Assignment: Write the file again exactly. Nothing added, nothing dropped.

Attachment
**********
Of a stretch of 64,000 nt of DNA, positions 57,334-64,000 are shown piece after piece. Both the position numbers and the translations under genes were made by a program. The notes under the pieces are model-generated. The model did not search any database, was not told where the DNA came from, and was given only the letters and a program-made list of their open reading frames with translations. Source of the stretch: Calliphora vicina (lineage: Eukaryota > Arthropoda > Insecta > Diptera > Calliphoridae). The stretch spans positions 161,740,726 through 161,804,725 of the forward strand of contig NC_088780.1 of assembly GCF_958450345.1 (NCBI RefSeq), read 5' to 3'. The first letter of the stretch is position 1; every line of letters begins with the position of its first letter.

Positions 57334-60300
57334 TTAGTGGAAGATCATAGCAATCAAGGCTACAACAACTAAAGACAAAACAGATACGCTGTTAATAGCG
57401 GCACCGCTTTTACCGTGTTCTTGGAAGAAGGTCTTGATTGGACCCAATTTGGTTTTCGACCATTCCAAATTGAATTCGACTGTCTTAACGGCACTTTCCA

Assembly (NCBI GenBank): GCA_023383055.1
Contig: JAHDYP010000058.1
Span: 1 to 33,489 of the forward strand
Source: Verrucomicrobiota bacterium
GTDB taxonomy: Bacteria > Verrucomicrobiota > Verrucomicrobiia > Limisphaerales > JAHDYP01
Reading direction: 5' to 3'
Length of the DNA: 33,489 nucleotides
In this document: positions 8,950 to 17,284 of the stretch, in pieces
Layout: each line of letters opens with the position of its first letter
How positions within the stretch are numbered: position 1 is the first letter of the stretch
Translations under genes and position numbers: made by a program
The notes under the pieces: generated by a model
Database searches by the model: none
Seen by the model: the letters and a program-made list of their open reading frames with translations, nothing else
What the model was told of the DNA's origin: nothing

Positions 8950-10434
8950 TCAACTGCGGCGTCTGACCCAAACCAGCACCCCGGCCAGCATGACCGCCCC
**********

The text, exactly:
Of a stretch of 64,000 nt of DNA, positions 57,334-64,000 are shown piece after piece. Both the position numbers and the translations under genes were made by a program. The notes under the pieces are model-generated. The model did not search any database, was not told where the DNA came from, and was given only the letters and a program-made list of their open reading frames with translations. Source of the stretch: Calliphora vicina (lineage: Eukaryota > Arthropoda > Insecta > Diptera > Calliphoridae). The stretch spans positions 161,740,726 through 161,804,725 of the forward strand of contig NC_088780.1 of assembly GCF_958450345.1 (NCBI RefSeq), read 5' to 3'. The first letter of the stretch is position 1; every line of letters begins with the position of its first letter.

Positions 57334-60300
57334 TTAGTGGAAGATCATAGCAATCAAGGCTACAACAACTAAAGACAAAACAGATACGCTGTTAATAGCG
57401 GCACCGCTTTTACCGTGTTCTTGGAAGAAGGTCTTGATTGGACCCAATTTGGTTTTCGACCATTCCAAATTGAATTCGACTGTCTTAACGGCACTTTCCA

Assembly (NCBI GenBank): GCA_023383055.1
Contig: JAHDYP010000058.1
Span: 1 to 33,489 of the forward strand
Source: Verrucomicrobiota bacterium
GTDB taxonomy: Bacteria > Verrucomicrobiota > Verrucomicrobiia > Limisphaerales > JAHDYP01
Reading direction: 5' to 3'
Length of the DNA: 33,489 nucleotides
In this document: positions 8,950 to 17,284 of the stretch, in pieces
Layout: each line of letters opens with the position of its first letter
How positions within the stretch are numbered: position 1 is the first letter of the stretch
Translations under genes and position numbers: made by a program
The notes under the pieces: generated by a model
Database searches by the model: none
Seen by the model: the letters and a program-made list of their open reading frames with translations, nothing else
What the model was told of the DNA's origin: nothing

Positions 8950-10434
8950 TCAACTGCGGCGTCTGACCCAAACCAGCACCCCGGCCAGCATGACCGCCCC